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Clean Power Michigan’s Wind Farms: The Sound (of Crickets) and the Fury (of Crackpots)

Published on September 21st, 2012 | by Chelsea


Michigan’s Wind Farms: The Sound (of Crickets) and the Fury (of Crackpots)

Complaining about the noise of windmills falls in that whole ‘not in my backyard‘ phenomenon. Truth be told, wind turbines aren’t very loud, and crickets (and cars) are deafening compared to wind turbines. Check out this video below to see/hear:

In November, our friends in Michigan are going to vote on a big ballot initiative – proposal 3 — that requires 25 percent of the state’s energy usage come from renewable sources. Here’s to hoping voters take advantage of Michigan’s local power sources, including its abundant off-shore wind farm sites.

Source: Climate Crocks

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About the Author

is a former newspaper reporter who has spent the past few years teaching English in Poland, Finland and Japan. When she wasn't teaching or writing, Chelsea was traveling Europe and Asia, sampling spicy street food along the way.

  • Laura Griffin

    What people just don’t understand and gosh it’s so HARD to get them to see this, is that it’s not just the sound from the turbines, but the INFRASOUND, which cannot be heard. UCLA and the Acoustic Society of America released a study earlier this year on the devastating effects of infrasound on the human body.

    Those same “waves” cause the lungs of bats to explode. If they’re capable of that, then what are they doing to people?

    You also have the shadowflicker to deal with.

    Plus that cost comparison between wind and coal at the end does not tell the whole story. Wind cannot operate without a constant backup conventional power sources fired up and standing at the ready to go when the wind doesn’t blow.

    But when they calculate the cost of wind, they don’t include the cost of keeping the backup power fired up. So theoretically, what you need to do is combine those two totals (for wind and coal) and THAT is what wind really costs.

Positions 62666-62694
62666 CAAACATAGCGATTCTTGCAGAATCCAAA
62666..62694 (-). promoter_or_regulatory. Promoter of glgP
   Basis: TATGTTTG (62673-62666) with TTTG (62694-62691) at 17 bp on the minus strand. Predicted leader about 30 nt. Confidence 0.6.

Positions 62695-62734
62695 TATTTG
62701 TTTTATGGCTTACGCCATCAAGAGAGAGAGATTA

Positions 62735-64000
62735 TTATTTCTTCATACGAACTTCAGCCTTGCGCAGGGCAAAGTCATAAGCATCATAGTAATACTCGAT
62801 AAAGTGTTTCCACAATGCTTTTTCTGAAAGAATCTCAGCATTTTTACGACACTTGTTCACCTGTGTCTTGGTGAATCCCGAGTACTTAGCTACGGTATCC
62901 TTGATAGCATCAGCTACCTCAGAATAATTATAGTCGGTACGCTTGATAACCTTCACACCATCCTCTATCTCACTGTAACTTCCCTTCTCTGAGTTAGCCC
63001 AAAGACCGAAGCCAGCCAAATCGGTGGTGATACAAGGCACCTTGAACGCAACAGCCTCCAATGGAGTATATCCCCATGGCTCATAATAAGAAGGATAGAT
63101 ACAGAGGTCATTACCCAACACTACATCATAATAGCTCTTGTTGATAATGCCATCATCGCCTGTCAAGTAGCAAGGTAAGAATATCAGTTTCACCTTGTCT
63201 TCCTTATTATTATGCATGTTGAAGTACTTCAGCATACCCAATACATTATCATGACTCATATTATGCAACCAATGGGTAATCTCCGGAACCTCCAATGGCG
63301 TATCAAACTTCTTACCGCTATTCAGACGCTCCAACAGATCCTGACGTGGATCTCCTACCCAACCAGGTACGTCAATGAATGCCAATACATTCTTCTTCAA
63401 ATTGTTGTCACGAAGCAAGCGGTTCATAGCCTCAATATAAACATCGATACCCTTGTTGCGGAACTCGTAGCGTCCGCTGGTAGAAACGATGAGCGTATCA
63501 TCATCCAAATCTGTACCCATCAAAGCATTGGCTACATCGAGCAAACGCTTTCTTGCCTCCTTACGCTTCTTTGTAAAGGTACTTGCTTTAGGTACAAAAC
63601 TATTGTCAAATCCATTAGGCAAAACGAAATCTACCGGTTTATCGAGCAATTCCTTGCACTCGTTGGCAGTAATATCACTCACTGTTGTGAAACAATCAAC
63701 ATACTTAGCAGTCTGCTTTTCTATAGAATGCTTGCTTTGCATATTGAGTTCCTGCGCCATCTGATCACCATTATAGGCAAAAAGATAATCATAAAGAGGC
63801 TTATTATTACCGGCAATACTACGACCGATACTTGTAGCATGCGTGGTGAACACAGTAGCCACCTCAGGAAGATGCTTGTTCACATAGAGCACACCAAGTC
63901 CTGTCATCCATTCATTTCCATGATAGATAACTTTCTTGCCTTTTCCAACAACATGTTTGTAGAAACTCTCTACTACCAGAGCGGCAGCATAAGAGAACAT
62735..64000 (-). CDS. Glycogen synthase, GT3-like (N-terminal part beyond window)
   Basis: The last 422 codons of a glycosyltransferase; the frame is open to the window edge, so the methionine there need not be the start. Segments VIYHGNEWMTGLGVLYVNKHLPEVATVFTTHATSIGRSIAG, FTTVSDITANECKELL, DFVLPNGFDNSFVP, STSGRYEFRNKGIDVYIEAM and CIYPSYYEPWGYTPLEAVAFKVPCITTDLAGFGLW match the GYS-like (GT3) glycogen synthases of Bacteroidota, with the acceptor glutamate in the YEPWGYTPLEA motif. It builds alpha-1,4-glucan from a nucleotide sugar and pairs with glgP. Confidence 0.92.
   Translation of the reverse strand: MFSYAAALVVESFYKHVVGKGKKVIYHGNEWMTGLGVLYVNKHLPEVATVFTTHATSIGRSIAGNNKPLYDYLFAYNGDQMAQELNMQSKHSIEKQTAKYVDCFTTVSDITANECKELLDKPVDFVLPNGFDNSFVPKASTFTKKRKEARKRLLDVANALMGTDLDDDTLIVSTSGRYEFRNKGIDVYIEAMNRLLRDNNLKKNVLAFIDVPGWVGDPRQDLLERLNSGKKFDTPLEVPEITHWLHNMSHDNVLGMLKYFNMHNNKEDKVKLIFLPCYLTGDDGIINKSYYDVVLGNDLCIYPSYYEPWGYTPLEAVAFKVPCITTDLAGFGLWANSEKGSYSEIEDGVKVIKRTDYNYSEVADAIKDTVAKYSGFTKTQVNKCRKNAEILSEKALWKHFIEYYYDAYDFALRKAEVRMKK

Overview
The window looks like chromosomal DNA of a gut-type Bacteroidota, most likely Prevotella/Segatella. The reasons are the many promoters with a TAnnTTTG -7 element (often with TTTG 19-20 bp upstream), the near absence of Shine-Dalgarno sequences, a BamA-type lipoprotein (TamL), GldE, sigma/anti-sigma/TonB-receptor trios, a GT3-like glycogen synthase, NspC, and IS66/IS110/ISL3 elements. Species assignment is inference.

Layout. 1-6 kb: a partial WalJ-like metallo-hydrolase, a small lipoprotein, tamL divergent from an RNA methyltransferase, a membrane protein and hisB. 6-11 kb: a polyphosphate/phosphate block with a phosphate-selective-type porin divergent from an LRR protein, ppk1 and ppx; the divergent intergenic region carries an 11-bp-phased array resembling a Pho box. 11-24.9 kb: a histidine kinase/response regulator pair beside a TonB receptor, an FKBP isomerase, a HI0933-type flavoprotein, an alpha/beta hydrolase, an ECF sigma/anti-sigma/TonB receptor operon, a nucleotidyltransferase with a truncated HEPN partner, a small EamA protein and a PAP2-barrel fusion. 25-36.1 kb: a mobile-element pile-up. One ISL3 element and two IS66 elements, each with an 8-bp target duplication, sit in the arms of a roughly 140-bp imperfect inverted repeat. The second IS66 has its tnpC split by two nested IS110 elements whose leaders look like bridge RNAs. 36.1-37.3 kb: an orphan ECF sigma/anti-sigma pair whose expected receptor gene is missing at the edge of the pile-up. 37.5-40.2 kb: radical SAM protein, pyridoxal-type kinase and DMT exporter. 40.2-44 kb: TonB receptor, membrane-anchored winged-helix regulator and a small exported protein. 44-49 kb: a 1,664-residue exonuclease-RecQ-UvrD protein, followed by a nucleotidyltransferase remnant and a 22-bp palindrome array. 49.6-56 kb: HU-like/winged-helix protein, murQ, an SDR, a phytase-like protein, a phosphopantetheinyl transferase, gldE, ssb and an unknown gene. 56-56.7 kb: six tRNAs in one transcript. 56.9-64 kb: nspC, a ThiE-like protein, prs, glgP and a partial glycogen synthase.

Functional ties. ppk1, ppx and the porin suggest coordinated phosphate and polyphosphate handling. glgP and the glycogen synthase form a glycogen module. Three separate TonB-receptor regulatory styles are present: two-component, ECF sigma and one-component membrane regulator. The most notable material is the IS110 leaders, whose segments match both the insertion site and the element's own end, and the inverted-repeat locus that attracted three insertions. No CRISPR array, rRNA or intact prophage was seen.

• Bob_Wallace

      Are you familiar with the inverse square law? Sounds like you aren’t. If you will read up on it and measure the distance you live from the closest turbine blade you may find that you can relax.

      (And notice that I didn’t need to type those letter all caps and they still formed a word?)

      You are incorrect about attempting to add “firming” cost to the cost of wind. Each source stands on its own. Do you also add “firming” cost to nuclear when the plant goes down for weeks or years?

      Fact is, we have enough dispatchable generation, storage and movable load on our US grids to allow us to add anywhere from 25% (Eastern grid) to 35% (Hawaiian grid) wind and solar to our grids without adding any additional dispatchable generation or storage.

      As we bring EVs and PHEVs to the grid those numbers will climb. We are now only at ~4% wind and solar combined so increasing fill-in capability is several years into the future.

      Oh, and that 25% to 35% was calculated prior to our present round of replacing coal generation with natural gas. Coal is down over 10%, possibly closer to 20% which means that we could up the 25% to 35% by roughly another 15%.

      Someone has given you a whole wheelbarrow full of bad information….

    • Dan Chestnut

      Laura. I”m not sure where you live. But the windfarm proposal here in Michigan is to put the farm off-shore, in the lake. 2-3 miles from shore. The fish aren’t going to care about ‘shadowflicker’ and ‘infrasound’, if it does exist, fish don’t have lungs (except maybe those close to the nuclear power

      • Zachary Shahan

        marine life have actually been shown to thrive / do better underneath wind farms.

  • savvyone

    My wish for you, Chelsea, is a turbine right near your home so you can “walk a mile in my moccasins” and THEN right about how quiet they are.

    • Bob_Wallace

      How close to you live to a wind turbine?

      When was that turbine installed?

      Do you make any money from the turbine?

      What are the current siting regulations (required setback from residences) for your area?

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